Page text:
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3. Now for the meat of this piece. What exactly are the things you love about him/her/it? This is a seamless shift from the memory above to right now. You can say something such as: “And here we are ten years later, I’ve got rid of three wives in the meantime but you have always been steady and there for me.”

4. Tell him/her/it all the concrete things you love. I would make a list first, or freewrite. Some suggestions would be physical characteristics, character, all the things he/she/it does for you. Why you love him/her/it? Then simply turn your list into sentences. “I love the whiteness of your exterior. I love the way you light up when I open your door. I love how you are full of treats that never fail to cheer me up. I love the shivers you give me when I stand too close to you. I’m so grateful for everything you do for me, from keeping me well-nourished but also never moaning if I have another beer.”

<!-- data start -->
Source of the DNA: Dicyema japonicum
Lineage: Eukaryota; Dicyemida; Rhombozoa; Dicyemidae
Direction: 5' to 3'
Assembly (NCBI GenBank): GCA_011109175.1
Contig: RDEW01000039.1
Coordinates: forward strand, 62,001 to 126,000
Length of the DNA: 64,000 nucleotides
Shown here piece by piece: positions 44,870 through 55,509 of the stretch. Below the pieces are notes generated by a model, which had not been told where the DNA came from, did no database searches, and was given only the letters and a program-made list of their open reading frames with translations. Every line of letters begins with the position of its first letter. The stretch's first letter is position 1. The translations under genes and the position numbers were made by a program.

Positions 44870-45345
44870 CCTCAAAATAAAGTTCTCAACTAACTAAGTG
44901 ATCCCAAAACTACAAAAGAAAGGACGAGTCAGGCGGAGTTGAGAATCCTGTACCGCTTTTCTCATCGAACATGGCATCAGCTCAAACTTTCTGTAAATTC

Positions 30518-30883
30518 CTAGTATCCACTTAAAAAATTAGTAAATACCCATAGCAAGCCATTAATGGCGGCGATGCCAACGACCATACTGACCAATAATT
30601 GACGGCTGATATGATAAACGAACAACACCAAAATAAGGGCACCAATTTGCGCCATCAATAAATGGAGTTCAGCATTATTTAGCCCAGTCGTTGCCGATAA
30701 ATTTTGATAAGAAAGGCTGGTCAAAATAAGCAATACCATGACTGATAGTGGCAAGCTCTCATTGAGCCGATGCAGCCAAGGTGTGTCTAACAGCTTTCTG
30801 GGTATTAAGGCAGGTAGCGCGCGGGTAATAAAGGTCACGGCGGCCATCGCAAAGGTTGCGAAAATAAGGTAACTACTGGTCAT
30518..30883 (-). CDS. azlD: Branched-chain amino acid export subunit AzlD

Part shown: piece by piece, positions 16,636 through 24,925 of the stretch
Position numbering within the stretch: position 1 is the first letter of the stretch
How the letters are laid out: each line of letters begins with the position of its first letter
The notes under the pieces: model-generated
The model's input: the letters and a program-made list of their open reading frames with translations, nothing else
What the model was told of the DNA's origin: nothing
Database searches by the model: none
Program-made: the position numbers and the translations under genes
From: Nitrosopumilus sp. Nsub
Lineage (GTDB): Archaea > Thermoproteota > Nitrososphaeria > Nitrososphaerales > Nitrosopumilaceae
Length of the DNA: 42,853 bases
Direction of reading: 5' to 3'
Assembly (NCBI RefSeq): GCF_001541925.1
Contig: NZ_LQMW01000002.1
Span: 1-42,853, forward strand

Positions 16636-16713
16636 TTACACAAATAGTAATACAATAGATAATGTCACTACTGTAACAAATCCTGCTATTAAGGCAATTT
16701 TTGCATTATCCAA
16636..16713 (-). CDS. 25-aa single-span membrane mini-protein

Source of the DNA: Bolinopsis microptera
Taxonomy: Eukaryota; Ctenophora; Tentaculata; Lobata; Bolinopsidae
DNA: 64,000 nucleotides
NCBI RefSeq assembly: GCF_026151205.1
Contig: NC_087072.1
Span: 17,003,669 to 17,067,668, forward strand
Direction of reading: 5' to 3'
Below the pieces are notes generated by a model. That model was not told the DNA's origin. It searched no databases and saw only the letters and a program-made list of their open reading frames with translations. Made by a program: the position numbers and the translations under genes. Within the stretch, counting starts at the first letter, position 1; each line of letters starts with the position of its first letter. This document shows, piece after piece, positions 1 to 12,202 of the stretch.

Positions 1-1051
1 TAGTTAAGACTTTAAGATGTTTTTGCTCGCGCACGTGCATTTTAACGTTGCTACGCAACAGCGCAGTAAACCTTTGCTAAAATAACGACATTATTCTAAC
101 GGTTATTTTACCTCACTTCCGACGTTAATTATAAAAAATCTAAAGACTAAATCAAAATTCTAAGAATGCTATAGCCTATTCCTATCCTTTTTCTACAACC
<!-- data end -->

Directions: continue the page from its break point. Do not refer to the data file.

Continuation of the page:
5.  Explain how your life has changed since meeting him/her/it. “These last few years have been the happiest of my life. I feel that with you I always have my best friend by my side.”

6. And now end with a line that really sings out your love. “I can’t wait to grow old with you.” “My love for you will never end.” “You are my best friend and soul mate and I will love you until the end of our lives.”

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You can of course use exactly the same stages above for a real person. In fact, do and I dare you to send it.

 

Open a castle door, and you never know what you might find inside! I’ve just had a wonderful afternoon planning my creative writing workshops during the Chiddingstone Castle  Literary Festival on Sunday 5th May.